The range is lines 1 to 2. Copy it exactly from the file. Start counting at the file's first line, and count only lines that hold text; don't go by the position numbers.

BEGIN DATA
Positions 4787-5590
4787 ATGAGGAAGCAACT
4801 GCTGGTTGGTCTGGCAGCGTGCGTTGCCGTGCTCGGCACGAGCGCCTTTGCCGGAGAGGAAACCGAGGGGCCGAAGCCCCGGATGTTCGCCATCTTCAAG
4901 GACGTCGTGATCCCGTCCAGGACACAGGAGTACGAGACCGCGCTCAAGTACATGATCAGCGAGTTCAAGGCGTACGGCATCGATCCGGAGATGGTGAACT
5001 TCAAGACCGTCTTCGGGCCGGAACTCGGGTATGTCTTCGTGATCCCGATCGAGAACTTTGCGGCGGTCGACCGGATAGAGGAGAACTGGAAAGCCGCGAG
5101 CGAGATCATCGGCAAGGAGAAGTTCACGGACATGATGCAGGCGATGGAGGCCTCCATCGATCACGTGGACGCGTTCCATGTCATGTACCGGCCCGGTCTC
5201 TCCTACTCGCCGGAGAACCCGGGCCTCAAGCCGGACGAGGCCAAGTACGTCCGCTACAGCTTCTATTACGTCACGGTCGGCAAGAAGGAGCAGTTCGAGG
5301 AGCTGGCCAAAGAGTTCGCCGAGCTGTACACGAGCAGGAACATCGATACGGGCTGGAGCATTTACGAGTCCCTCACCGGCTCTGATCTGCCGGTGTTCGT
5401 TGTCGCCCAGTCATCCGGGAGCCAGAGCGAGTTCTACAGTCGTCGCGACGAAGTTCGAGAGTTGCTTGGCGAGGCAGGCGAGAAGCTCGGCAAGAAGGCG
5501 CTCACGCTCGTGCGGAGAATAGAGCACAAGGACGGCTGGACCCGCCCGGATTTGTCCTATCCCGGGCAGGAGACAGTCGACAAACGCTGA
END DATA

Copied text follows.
Positions 4787-5590
4787 ATGAGGAAGCAACT